Commerce Department USA
A decision by Washington, dc has effectively retained us control of the internet. Reneging on a previous pledge, the us commerce department has announced that the internet's 'root servers' would remain within the country. The servers in question are essentially massive directories: they match an internet address with a physical location and route a user's request accordingly. They also keep track of registered website names, as well as newly approved extensions -- such as org, gov or in. So, nearly all internet users utilise these servers regularly.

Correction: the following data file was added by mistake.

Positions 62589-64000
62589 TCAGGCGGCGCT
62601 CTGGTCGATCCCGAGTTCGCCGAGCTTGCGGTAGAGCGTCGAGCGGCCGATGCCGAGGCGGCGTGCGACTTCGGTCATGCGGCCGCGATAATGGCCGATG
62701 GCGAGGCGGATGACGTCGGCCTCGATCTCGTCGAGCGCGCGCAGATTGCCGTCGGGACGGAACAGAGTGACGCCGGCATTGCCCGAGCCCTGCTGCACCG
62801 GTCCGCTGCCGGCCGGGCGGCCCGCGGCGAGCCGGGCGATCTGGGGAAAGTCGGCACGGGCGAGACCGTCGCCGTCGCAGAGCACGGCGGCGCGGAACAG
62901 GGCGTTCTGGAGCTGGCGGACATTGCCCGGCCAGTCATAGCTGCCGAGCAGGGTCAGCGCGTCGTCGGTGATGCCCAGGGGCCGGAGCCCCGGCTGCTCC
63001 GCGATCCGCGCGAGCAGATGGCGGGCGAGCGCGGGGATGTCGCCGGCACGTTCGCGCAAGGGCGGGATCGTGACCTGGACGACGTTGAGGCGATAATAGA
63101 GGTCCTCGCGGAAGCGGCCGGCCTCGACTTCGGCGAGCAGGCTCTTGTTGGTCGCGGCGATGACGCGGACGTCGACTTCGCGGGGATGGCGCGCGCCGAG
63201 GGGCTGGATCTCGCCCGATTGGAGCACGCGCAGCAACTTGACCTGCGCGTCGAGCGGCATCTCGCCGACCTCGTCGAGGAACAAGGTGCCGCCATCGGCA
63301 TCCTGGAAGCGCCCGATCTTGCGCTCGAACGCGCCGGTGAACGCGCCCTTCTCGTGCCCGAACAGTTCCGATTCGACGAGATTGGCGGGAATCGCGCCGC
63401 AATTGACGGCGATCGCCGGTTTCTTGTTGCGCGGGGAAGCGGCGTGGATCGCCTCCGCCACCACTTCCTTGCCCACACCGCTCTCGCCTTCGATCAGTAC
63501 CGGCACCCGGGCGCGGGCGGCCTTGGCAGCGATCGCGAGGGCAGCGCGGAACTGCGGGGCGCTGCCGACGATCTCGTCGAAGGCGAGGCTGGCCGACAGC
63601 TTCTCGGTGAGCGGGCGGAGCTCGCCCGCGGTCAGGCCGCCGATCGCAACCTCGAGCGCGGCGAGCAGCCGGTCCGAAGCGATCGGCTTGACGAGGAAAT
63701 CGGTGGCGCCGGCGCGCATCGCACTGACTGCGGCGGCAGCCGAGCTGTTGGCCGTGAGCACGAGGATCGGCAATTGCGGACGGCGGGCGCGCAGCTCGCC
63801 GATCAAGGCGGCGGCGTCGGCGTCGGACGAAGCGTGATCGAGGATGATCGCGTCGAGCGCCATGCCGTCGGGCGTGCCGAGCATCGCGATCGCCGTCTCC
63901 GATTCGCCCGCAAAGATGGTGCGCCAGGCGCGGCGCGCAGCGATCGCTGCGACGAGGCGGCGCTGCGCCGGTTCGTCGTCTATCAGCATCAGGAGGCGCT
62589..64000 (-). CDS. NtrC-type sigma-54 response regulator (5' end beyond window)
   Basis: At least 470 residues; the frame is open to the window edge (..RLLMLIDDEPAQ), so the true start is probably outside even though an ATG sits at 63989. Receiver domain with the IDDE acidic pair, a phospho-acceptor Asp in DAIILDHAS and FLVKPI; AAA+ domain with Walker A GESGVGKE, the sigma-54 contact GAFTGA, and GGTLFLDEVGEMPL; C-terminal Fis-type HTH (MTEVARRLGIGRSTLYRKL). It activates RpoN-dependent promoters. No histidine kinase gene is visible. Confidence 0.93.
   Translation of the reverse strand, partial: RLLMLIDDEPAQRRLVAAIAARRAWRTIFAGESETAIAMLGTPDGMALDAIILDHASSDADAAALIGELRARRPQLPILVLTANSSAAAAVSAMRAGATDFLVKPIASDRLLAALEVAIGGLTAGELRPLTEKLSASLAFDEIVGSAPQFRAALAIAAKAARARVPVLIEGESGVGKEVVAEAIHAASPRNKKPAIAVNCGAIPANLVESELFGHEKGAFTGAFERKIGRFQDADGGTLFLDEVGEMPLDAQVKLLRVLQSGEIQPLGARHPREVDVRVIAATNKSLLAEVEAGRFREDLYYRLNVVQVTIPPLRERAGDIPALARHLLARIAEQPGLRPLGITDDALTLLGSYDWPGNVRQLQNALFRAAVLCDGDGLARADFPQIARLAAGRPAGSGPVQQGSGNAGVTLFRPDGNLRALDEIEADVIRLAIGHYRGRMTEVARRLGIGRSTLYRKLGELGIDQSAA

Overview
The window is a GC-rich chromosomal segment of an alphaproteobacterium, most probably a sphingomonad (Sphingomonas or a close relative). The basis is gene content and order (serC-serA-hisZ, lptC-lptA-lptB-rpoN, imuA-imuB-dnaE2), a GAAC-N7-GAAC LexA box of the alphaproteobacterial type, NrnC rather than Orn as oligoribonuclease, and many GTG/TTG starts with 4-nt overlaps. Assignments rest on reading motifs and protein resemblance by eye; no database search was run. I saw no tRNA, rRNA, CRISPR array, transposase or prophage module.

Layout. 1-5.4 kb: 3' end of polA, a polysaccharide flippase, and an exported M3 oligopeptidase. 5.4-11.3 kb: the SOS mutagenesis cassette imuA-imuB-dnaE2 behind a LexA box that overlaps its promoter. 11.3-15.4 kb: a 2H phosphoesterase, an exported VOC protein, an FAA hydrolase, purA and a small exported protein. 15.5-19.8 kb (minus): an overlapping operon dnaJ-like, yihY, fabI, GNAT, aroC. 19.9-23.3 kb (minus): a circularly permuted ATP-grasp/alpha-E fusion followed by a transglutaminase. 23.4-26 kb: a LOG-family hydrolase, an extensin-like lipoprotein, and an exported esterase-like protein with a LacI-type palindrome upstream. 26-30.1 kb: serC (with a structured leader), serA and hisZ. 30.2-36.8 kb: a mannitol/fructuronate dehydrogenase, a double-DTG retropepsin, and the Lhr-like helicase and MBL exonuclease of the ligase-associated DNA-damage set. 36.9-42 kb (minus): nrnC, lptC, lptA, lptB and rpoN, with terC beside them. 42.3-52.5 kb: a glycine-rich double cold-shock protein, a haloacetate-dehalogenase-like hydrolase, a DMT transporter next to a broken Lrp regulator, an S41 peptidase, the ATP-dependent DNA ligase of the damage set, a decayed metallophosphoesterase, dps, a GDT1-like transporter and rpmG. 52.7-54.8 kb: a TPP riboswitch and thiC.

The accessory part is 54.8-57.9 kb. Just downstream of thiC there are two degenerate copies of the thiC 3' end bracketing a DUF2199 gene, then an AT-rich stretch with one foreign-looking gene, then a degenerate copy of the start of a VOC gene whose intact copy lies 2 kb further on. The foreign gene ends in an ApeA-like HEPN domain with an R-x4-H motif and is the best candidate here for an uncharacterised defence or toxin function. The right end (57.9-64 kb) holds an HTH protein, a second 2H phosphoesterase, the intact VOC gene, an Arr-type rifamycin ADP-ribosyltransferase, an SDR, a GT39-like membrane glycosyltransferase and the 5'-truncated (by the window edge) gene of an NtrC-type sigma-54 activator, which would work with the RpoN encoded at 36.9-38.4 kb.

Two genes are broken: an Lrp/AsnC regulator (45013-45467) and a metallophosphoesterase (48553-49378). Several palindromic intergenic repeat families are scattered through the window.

The servers' locations in the us were originally due to the country's funding of the internet's early infrastructure. But the us government had assured critics, several times in the past, that it would transfer control of the servers to an international body.
Now worries have arisen of a potential schism in how the internet operates. "Many governments are legitimately concerned that another country has ultimate control of their communications infrastructure and they could set up their own domain servers. This would make some parts of the internet out-of-reach to the others," warned Robert Shaw of the telecommunications watchdog, the International Telecommunications Union. The un's Information Society has recently called for democratisation of the internet. A showdown over the us decision is expected in November, when the society meets in Tunisia.
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